Select Page

The 12 Asanas – the 12 best yoga poses of all.

The 12 Asanas – the 12 best yoga poses of all.

Yoga, Like all practises has a core, a core that is essential to whatever you choose to do. In karate, the very best in the world focus on the basics. It’s very boring, but practising one technique over and over again gets extraordinary results. At the core of yoga are 12 asanas.

When I started yoga, it was from a teach yourself book a very long time ago – when I was 13. In this book were what I recognize now as the 12 core asanas of yoga. In fact, this book pretty much (to my recollection) focused on these 12 asanas and not many others.

As I developed my understanding of yoga over the years, I found many different poses and sought to expand my knowledge of all aspects what yoga could do for me, from flexibility to aerobic capacity, from balance to kinesthetic awareness. It is a great journey to learn all of the ways yoga can improve your physical attributes.

However, in karate there are people who are known as technique collectors. These are people that think learning flashy new techniques is the secret behind karate’s effectiveness.

They are wrong of course. The secret to any martial art is an absolute mastery of the fundamentals.

Similarly, I find that with yoga, I have been a bit of a technique collector of late. Which is fine of course, but not at the expense of the fundamentals.

By chance I came across a video on Youtube that reminded me that I needed to focus my yoga training back on fundamentals. I have linked to the video below.

So let’s get to the core poses. These are the ones that no matter what else you do, you should do these most sessions.

siršāsana (head stand)

sarvāngāsana (shoulder stand)

matsyāsana (fish pose)

halāsana (plough pose)

paschimottānāsana (intense back stretch)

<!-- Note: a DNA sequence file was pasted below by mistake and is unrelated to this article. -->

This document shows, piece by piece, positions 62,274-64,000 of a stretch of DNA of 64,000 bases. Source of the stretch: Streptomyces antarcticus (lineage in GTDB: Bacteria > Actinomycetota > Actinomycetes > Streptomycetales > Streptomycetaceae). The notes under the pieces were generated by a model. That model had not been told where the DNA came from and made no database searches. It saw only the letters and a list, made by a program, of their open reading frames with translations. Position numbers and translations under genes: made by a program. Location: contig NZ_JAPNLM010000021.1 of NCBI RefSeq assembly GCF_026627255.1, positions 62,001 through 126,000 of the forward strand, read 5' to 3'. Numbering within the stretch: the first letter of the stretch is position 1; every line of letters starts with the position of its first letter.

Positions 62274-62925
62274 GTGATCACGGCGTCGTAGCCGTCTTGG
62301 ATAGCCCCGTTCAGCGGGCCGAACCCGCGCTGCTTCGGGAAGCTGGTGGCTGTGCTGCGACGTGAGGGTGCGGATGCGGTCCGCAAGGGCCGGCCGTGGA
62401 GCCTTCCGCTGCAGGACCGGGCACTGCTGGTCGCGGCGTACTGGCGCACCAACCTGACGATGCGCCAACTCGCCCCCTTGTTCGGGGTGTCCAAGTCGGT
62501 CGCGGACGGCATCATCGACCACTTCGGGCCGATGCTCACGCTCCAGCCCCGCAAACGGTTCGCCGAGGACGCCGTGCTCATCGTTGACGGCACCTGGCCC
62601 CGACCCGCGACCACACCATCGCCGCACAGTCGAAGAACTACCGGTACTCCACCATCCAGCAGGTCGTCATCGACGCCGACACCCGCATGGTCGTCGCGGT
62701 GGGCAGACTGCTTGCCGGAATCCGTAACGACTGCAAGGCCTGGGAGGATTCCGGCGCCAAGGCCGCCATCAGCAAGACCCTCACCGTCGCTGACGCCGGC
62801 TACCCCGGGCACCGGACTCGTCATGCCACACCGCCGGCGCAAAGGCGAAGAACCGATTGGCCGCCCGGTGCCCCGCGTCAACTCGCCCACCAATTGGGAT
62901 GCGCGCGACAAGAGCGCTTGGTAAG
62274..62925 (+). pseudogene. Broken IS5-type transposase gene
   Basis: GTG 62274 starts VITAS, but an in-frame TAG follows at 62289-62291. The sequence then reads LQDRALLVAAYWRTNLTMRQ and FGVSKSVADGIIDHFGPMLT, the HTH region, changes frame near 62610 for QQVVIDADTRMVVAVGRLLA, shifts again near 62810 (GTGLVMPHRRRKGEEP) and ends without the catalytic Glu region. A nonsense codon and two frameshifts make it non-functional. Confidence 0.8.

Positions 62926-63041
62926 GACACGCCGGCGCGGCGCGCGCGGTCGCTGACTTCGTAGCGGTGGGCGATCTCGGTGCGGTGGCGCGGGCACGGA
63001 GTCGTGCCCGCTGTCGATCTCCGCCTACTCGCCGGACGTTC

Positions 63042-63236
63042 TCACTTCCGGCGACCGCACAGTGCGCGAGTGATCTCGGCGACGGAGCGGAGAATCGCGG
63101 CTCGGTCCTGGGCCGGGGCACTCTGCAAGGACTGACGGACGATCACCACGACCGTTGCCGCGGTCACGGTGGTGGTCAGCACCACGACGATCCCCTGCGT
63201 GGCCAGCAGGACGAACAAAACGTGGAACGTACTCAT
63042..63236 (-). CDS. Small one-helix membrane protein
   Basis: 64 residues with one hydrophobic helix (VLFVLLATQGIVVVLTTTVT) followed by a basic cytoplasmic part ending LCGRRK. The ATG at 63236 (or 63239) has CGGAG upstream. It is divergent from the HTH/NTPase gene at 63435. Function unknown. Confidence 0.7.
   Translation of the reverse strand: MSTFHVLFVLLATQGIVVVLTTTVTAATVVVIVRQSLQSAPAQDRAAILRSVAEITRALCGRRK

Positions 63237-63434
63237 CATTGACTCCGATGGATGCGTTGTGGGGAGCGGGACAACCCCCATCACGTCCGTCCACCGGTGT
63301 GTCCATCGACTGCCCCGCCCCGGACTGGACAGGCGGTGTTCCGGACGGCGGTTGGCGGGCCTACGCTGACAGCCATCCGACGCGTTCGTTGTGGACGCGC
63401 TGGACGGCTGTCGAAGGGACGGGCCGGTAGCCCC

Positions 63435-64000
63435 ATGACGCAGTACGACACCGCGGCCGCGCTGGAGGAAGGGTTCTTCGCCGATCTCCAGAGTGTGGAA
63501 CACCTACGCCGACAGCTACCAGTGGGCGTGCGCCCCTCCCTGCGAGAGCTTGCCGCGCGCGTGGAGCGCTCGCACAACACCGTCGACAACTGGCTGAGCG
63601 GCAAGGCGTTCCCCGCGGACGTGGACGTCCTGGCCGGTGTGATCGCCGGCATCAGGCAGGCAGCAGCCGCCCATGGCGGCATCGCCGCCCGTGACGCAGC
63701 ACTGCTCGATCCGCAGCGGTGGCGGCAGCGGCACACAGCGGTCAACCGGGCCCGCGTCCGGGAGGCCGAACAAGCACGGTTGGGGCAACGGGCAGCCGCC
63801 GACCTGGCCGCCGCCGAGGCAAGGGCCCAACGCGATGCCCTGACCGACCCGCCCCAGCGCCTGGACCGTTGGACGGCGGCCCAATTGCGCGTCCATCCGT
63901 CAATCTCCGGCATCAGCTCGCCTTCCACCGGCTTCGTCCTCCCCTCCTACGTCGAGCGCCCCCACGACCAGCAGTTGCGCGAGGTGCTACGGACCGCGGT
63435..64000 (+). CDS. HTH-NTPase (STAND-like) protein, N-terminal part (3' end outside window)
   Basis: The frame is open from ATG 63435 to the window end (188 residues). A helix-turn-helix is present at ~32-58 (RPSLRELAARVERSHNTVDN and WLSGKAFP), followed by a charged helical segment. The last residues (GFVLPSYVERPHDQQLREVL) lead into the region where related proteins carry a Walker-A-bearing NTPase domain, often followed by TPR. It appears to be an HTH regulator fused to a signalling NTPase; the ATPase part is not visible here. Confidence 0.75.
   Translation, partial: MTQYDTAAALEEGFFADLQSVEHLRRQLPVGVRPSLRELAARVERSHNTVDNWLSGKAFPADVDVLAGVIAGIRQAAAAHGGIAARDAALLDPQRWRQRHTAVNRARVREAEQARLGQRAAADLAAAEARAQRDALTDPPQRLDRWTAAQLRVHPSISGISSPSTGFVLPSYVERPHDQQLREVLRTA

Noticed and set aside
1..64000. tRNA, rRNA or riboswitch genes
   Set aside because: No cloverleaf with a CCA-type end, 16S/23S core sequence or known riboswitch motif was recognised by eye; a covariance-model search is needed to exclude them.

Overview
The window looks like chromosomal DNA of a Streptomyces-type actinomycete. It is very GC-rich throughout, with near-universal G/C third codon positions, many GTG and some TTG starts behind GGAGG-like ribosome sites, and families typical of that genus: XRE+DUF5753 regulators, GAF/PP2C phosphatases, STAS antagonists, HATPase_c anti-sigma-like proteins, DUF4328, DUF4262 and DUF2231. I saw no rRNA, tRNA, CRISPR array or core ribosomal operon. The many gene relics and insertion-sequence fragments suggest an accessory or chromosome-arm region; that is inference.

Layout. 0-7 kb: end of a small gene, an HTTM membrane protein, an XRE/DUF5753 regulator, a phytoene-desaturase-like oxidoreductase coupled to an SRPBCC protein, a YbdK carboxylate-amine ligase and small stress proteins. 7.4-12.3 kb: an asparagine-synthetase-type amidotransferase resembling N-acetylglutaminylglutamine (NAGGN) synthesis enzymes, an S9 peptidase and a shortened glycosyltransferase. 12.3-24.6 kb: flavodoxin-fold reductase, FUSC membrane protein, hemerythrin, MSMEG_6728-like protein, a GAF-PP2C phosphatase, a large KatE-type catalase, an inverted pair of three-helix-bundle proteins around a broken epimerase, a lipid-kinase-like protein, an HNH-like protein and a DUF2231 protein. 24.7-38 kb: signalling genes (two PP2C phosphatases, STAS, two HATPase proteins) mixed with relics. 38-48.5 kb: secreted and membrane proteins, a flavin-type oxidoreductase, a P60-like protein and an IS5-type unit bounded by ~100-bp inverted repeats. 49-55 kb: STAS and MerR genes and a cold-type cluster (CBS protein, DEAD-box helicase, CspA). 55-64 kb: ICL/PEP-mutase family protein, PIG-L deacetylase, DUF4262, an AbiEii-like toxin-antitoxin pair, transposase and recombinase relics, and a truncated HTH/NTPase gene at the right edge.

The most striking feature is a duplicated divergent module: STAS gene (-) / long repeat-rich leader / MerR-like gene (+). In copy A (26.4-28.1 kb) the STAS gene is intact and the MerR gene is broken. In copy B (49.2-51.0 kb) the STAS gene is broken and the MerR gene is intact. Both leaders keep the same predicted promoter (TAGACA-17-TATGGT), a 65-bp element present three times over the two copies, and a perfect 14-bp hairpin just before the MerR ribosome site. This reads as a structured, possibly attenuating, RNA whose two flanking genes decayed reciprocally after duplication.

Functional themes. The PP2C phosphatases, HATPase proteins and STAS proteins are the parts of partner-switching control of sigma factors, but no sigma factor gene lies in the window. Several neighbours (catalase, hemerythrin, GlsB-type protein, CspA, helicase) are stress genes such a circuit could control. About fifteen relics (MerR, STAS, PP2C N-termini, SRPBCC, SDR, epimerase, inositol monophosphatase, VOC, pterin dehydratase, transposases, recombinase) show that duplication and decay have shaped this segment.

purvottānāsana (intense eastward stretch)

bhujangāsana (cobra pose)

salabhāsana (locust pose)

dhanurāsana (bow pose)

ardha-matsyendrāsana (half spinal twist)

kakāsana (crow pose)

padahastāsana (foot touching hand pose)

Trikonāsana (triangle pose)

Each of the poses is shown in the diagram at the top.

The video shows a guy going through the poses. It’s a bit long; you may want use the fast forward. The important thing is that you can understand the poses by watching the video.

 

I am primarily concerned with results. The results I got from this routine were immediately apparent. The main thing I noticed was a huge increase in energy levels and alertness. (I can’t fully describe to you the way it makes me feel; You need to find that out for yourself)

This excited me so much that I committed to doing this routine the first thing in the morning. I’m not a morning person, so this is an achievement for me. The thing is, I find it that beneficial that it’s worth it to me to roll out of bed and do my yoga right away.

I strongly recommend that anybody who does yoga should give this routine a try. It’s all in the results for me. I would be surprised if anyone who did this routine didn’t get results.

Some of the poses are a little bit hard. If you struggle with one, just persevere. Perseverance will lead to success.

This is the only yoga I am doing at the moment. There is nothing wrong with all of the other stuff I have learned throughout the years, and of course for variety I will change things up again at some stage, but for now I’m sticking with what is really working.

 

About The Author

Leave a reply

Your email address will not be published.